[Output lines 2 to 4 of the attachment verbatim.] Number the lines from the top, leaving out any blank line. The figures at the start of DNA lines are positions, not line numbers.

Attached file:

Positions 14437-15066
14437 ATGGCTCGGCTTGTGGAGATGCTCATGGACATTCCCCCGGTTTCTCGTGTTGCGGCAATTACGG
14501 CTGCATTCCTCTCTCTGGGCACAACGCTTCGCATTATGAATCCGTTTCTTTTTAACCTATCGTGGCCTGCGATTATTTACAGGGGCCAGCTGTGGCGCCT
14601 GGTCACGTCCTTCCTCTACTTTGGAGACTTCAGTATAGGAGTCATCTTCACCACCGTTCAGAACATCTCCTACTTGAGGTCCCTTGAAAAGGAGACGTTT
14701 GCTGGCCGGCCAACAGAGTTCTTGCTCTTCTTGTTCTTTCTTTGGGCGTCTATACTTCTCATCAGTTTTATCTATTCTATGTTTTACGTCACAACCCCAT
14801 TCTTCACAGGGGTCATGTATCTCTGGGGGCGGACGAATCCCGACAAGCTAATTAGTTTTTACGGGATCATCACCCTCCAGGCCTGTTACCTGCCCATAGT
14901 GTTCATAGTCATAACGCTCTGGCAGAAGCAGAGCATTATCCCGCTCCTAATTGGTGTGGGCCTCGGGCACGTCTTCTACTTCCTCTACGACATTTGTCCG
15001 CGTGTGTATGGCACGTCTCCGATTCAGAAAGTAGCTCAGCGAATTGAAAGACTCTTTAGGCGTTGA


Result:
14437 ATGGCTCGGCTTGTGGAGATGCTCATGGACATTCCCCCGGTTTCTCGTGTTGCGGCAATTACGG
14501 CTGCATTCCTCTCTCTGGGCACAACGCTTCGCATTATGAATCCGTTTCTTTTTAACCTATCGTGGCCTGCGATTATTTACAGGGGCCAGCTGTGGCGCCT
14601 GGTCACGTCCTTCCTCTACTTTGGAGACTTCAGTATAGGAGTCATCTTCACCACCGTTCAGAACATCTCCTACTTGAGGTCCCTTGAAAAGGAGACGTTT